By Rick Riozza

Funny—isn’t it? Your wine friends think there’s some semblance of vino sensibility going on, so when you show up at their little dinner soirée and unveil a bottle of Moscato, they readily think it’s a gag gift. Of course when they realize that’s all you’ve brought, they all start rolling their eyes knowing how little you think of them by bearing cheap sweet wine.

Enough already! Let’s just take deep breath and realize that the real stuff, known as Moscato d’Asti, is alive & flourishing and continues to be produced alongside the best Barolo, Barbaresco, Dolcetto, and Barbera vineyards and wines in the Piemonte area of Northeast Italy. This info should be very comforting for those wishing to “walk the edge” and to actually enjoy a good bottle of Moscato—no matter what the neighbors think.

Certainly there was some heavy Moscato brew that was very sugary and full of bubbles—actually made for the American palate back in the day. It came with the generic name of Asti Spumante—“spumante” meaning a spewing of bubbles. Modernly the “spumante” has been dropped and Moscato d’Asti is the correct name and is produced in the legally protected DOCG zone.

You’ll even notice that the famed Martini & Rossi Asti Spumante bottle of the past, has left off the “spumante”. It’s now simply called Asti, Sparkling Wine. And every wine producing country on earth puts out some sort of Moscato made from the Muscat grape. Some are very good, like California’s Quady Essentia Orange Muscat, while others just grab at the name and make sweet sweet stuff.

Back to the real Moscato d’Asti, it’s typically and fashionably Italian: mildly effervescent—frizzante, aromas and flavors of gently sweet peach, apricot, orange blossom, honeysuckle, almonds, citrus tones, and ginger that is embraced with medium acidity to keep things fresh and lively. For the local piemontese, this is not so much of a dessert wine but one that is enjoyed throughout the meal. For example, the traditional Piemontese sauce—bagna cauda—made from anchovies, olive oil and garlic and used for dipping bread & vegetables, always finds itself pairing with the local Moscato.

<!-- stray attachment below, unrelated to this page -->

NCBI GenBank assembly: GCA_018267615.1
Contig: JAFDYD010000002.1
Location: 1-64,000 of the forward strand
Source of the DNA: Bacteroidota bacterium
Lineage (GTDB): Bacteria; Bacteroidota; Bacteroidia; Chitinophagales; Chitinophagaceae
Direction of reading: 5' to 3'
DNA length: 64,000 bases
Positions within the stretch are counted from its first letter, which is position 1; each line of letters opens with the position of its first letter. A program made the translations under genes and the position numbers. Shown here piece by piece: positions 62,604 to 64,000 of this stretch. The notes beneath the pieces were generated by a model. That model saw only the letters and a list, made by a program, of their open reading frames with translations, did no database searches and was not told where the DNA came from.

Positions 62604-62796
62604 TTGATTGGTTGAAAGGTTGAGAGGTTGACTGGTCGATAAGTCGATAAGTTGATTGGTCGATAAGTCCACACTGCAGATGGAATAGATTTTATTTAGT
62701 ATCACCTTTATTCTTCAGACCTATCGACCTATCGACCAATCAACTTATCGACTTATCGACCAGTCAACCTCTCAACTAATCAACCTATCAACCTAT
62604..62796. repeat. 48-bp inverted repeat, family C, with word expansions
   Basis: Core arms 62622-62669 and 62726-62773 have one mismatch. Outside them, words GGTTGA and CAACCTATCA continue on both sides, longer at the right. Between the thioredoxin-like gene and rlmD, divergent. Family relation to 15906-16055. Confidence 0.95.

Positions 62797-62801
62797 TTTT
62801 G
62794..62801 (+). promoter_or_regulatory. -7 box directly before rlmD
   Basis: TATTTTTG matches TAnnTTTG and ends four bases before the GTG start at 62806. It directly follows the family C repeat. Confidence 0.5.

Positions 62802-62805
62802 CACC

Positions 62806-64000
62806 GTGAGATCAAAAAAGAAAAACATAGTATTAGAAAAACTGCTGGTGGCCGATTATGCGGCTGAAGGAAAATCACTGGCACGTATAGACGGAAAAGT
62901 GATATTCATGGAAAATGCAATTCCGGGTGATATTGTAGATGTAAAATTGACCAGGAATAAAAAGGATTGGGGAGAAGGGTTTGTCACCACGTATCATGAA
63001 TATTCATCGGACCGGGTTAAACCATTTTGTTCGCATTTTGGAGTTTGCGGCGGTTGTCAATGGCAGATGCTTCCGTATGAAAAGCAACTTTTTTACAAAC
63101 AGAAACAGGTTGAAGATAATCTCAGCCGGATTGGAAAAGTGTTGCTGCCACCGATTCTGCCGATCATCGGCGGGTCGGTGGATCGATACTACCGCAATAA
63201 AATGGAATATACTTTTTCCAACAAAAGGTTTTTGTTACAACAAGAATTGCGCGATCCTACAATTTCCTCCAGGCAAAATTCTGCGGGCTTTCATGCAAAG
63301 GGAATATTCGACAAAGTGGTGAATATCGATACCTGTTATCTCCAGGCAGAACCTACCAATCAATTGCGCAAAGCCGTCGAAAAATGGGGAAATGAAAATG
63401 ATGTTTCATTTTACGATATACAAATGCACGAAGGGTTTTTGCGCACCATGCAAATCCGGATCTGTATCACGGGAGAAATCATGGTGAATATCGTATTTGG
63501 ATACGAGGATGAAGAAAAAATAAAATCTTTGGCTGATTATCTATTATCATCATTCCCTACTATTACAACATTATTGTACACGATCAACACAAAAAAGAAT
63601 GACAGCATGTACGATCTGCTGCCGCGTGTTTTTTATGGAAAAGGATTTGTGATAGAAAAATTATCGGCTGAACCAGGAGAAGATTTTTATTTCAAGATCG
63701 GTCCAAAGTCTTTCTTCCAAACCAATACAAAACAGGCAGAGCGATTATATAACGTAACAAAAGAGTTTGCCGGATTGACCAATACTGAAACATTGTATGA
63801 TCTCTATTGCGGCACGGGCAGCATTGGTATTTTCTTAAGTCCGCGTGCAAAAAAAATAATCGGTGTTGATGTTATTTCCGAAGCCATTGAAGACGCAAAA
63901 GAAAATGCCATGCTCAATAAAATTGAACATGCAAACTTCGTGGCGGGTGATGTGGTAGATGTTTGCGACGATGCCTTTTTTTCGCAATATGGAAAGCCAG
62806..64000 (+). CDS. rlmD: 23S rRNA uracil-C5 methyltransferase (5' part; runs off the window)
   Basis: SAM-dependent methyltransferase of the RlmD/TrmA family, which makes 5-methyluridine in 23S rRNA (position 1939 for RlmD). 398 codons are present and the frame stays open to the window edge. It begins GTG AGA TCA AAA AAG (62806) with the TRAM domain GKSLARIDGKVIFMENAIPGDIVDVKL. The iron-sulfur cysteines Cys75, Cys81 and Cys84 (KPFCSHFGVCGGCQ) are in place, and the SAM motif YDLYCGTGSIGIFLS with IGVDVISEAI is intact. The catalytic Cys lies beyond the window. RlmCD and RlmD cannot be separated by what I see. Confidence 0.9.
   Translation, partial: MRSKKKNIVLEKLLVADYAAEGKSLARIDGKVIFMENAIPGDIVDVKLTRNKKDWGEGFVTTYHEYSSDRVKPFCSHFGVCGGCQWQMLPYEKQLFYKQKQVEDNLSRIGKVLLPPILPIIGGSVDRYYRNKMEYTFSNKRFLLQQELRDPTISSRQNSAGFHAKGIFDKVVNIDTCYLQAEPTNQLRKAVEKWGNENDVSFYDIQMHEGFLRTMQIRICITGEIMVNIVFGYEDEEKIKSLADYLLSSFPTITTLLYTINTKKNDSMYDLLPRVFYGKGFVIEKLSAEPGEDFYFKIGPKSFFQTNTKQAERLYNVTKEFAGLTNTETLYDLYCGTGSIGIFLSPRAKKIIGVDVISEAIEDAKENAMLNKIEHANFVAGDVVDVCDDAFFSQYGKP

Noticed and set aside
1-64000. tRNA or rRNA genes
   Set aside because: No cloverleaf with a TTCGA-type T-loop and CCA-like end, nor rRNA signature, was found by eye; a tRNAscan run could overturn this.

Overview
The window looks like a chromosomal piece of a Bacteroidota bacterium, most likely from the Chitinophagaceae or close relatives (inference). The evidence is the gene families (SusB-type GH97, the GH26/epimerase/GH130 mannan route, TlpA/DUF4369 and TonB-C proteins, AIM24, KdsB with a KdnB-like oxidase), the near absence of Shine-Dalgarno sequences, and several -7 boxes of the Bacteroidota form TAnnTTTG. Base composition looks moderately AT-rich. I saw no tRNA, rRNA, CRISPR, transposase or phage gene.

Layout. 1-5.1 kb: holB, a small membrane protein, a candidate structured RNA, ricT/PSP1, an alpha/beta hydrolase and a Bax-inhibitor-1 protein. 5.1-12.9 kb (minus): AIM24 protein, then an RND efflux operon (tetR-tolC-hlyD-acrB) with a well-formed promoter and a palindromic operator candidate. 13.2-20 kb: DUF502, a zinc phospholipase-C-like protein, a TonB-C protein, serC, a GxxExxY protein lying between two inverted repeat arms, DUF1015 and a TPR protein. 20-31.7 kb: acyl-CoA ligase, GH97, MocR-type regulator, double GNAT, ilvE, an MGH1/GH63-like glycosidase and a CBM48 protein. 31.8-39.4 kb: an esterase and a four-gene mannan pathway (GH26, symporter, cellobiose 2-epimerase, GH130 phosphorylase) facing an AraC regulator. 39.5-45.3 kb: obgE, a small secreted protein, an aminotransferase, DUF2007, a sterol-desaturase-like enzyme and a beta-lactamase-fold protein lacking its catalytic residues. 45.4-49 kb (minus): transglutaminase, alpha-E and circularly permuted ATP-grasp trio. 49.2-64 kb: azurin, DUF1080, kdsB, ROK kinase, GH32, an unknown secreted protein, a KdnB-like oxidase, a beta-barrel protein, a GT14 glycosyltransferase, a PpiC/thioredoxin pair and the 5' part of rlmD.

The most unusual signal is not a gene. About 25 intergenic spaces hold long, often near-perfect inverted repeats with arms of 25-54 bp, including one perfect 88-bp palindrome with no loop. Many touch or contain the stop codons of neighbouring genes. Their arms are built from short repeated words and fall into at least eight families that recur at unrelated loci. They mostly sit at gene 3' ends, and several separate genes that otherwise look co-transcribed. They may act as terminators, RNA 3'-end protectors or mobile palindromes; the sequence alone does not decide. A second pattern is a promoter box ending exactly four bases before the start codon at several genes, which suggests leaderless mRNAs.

What’s so lovely about this wine besides being so aromatic, tasty, and, charismatic, is its low alcohol level. Generally around 5 to 7 percent, it’s the perfect all day quaffer on its own, and the impeccable pairing for breakfast, lunch and dinner.

I know, for all you foodies out there—the lights just blared. Two words:“Asian Cuisine”. If you had to choose just one wine for pairing with Szechuan, Hunan, Thai, Vietnamese, Indian, and Indonesian dishes, the adroit, sexy and classy move here would be to grab a Moscato d’Asti. It handles spicy foods perfectly with the low alcohol levels and the aromatic sweetness of Moscato matches the aromatic spices like ginger, cinnamon, cardamom and chili peppers. It meets up well with lighter meats like chicken and light flaky fish and can stand up to Asian-spiced pork.

Fortunately, there are all types of Asian cuisine restaurants opening up lately throughout our desert valley; unfortunately, there is a scant amount of Moscato d’Asti on their wine lists. But the good news is that your favorite eatery will soon be carrying a wise selection of Moscato due to your casual insistence that they bring up their A-game when it comes to food and wine pairing.

By the way, an interesting phenomenon is the surge of Moscato sales in the US that is fueled by the influence of hip-hop culture. Since the rapper Jay-Z initiated a boycott of Cristal after “cultural bias” comments by the Champagne House, Moscato was soon being served at parties in New York and Los Angeles, and the wine was name-dropped in rap songs.

Lil’ Kim is believed to have first rapped about it in 2005: “Still over in Brazil sippin’ moscato, ya must have forgot though, so I’mma take you back to the block yo.” And in “Do It Now,” for example, the rapper Drake calls for a “glass of Moscato for the girl who’s a student and her friend who’s a model.” Drake’s other lyrics include, “It’s a celebration — clap clap bravo. Lobster and shrimp and a glass of moscato.”

Myx Fusionsis the name of a drink by Nicki Minaj. It is a fruit infused Moscato beverage, blended with natural fruit juices and flavors. It is produced and distributed by beverage company Myx Beverage, LLC.Not only does she endorse thefranchise, butshe is alsothe co-owner.

Granted, this is not Moscato d’Asti, but the generic name Moscato with its “muscat aromas” are making the rounds worldwide. “I’ve been following the wine category for over 10 years,” says Danny Brager, the senior vice president of Beverage & Alcohol practice at Nielsen. “Frankly, I haven’t seen anything like it at all. The number of Moscato brands has doubled in the past three years — and it’s not over yet. Sales will keep growing, he says, at about 25 percent a year!”

Moscato d’Asti brands I especially recommend is the Castello del Poggio, sold over at Costa Nichols’ Desert Wines & Spirits/Go-Deli Market in Palm Springs for $14.99. This is a great example of Italian Moscato for all occasions. At Pavilons in Rancho Mirage, you’ll find a sample of an aged Moscato with notes of flowers and cherries showing up in the Lo Duca, for the sale price of $13.99—while supplies last. Also Risata and Mia Dolcera, along with their rosés, sell for around $13.

Total Wine in Palm Desert, also provides a nice selection, along with Nicki Minaj’s Myx Fusion at $9.99—I know, just for kicks!


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